New deal for Scottsdale’s vacant freeway corridor

After decades of sitting vacant, a raw piece of land along the 101 freeway in north Scottsdale is seeing some action.

Insurance and financial services giant Nationwide Mutual received city approval in June to build its regional headquarters and a multi-use development project on 136 acres north of the freeway near Hayden Road and Legacy Boulevard.

It is an ambitious project. Plans are for up to 1.8 million square feet of offices, two hotels, plus retail and residential space to be built in three phases. It is estimated to pump $9.8 billion into the economy and create 7,300 jobs on and off site by buildout.

The Scottsdale City Council voted 5-2 to approve the development agreement with the company’s real estate arm, Nationwide Realty Investors, Ltd.

Before moving forward, Nationwide must bid on the property at a State Land Department auction because it lies inside 1,000 acres of state land trust property that sits on both sides of the freeway east of Scottsdale Road.

“Should Nationwide be the successful bidder for this state land, we couldn’t ask for a better prospect for an anchor and tone setter for the area,” Scottsdale Mayor Jim Lane said.

Vice Mayor Guy Phillips and council members Suzanne Klapp, Virginia Korte and Linda Milhaven also voted in favor of the project that is close to the Grayhawk master-planned community.

“I view the Nationwide land purchase not as just a new building going up but as an economic engine for Scottsdale’s future,” said Phillips, adding that nearby residents should see their property appreciate from the development. “If the Grayhawk community is desirable now, it will be even more desirable as these amenities are introduced into their local economy.”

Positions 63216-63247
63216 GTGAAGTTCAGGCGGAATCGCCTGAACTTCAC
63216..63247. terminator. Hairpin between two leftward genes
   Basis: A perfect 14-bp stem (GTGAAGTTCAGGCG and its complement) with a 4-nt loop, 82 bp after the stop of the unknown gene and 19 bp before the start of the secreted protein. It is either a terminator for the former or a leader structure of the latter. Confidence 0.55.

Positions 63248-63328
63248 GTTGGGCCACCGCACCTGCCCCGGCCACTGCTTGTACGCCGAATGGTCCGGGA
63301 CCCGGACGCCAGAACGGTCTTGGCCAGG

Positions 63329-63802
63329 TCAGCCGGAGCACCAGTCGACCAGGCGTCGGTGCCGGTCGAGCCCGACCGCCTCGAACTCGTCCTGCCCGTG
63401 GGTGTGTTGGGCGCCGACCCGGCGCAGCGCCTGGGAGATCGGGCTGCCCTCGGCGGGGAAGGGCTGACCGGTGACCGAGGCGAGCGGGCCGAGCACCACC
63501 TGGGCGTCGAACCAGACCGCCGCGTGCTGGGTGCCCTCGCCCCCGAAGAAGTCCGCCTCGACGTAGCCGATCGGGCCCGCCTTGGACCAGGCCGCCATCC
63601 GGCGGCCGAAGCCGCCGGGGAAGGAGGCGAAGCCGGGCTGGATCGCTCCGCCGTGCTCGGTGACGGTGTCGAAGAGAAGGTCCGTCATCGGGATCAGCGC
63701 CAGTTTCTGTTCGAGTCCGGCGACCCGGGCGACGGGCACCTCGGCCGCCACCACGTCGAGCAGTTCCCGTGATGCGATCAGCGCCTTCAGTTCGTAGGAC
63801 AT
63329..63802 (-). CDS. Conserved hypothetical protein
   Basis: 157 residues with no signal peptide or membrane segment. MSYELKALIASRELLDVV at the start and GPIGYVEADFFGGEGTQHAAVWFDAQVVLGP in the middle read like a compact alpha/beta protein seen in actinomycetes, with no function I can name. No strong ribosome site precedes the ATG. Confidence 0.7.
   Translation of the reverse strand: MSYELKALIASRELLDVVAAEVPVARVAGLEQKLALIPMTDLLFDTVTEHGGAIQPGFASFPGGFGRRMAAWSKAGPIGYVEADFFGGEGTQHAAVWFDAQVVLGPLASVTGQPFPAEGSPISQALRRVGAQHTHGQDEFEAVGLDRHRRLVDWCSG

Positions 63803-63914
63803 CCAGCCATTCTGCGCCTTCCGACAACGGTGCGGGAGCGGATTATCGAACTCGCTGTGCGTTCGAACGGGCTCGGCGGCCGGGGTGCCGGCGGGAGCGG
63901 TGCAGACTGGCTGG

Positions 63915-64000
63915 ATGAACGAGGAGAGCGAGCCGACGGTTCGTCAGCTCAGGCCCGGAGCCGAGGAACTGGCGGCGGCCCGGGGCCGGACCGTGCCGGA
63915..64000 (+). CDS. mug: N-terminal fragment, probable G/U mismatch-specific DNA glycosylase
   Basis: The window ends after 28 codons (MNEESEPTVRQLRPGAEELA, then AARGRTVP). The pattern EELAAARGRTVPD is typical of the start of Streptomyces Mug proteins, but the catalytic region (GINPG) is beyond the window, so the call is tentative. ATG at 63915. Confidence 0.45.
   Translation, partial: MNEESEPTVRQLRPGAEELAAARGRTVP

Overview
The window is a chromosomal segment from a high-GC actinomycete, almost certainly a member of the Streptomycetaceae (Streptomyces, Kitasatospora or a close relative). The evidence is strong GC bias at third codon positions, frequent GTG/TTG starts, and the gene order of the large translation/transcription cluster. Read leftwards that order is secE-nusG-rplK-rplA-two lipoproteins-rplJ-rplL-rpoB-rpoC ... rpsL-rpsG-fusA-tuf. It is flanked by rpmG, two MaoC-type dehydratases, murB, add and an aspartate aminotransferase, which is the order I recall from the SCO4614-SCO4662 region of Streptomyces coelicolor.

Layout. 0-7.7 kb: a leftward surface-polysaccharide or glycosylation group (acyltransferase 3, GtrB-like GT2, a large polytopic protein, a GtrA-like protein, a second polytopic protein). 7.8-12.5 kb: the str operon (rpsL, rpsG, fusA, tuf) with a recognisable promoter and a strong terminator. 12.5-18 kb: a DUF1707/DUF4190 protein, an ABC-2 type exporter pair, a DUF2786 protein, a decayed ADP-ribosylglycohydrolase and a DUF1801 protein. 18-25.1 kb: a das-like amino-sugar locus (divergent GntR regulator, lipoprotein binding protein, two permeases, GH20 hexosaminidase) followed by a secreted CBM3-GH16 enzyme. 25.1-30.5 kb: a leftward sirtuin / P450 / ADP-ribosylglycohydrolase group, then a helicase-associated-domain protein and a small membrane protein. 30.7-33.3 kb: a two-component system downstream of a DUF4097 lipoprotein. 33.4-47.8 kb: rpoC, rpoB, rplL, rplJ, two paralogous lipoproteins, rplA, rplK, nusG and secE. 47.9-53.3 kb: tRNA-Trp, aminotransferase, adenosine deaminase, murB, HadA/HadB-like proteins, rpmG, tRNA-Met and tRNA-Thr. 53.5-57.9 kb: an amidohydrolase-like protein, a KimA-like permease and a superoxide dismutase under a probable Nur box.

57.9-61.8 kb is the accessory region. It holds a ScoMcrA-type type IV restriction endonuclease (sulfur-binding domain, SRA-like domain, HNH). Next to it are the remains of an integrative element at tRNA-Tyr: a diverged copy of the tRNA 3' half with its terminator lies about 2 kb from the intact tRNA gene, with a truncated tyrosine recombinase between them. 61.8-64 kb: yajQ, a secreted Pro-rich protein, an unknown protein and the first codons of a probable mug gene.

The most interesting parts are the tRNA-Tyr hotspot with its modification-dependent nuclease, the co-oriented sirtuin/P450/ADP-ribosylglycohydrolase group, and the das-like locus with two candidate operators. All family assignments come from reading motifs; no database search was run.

According to the agreement, Nationwide will put in more than $30 million in infrastructure and improvements including the extension of Miller Road and widening of Hayden to improve access. Scottsdale would reimburse up to $21.9 million of that over the three phases.

Councilwoman Suzanne Klapp said this is the first expressed interest in the land, and the city doesn’t want to lose a regional headquarters to a competing community like Phoenix or the Salt River Pima-Maricopa Indian Community.

Nationwide already has a strong presence in Scottsdale and the city wants to retain it, she said.  

“This would be a very good use of the land and we don’t have much vacant land like this in Scottsdale,” Klapp said. “There is a factor here that we are competing with other cities. We want to retain Nationwide’s jobs and encourage their expansion plan in Scottsdale.”

Currently, Nationwide has 1,240 employees at Gainey Ranch and other sites in the city.  If Nationwide is successful in its bid, the entire project would support 5,500 jobs. Another new 1,800 jobs would be created with suppliers to the site

Other supporters of the proposed development are the Arizona Chamber of Commerce and Industry, Arizona Commerce Authority, the Greater Phoenix Economic Council, and Arizona Public Service.

Dissenting councilmembers Kathy Littlefield and David Smith and some citizens voiced concerns about the process moving too quickly, new building heights, density and drainage. Buildings as high as 115 feet would be allowed right next to the elevated freeway. Heights would lower incrementally as they move outward.

To view the approved development agreement, go to:

Victoria Harker

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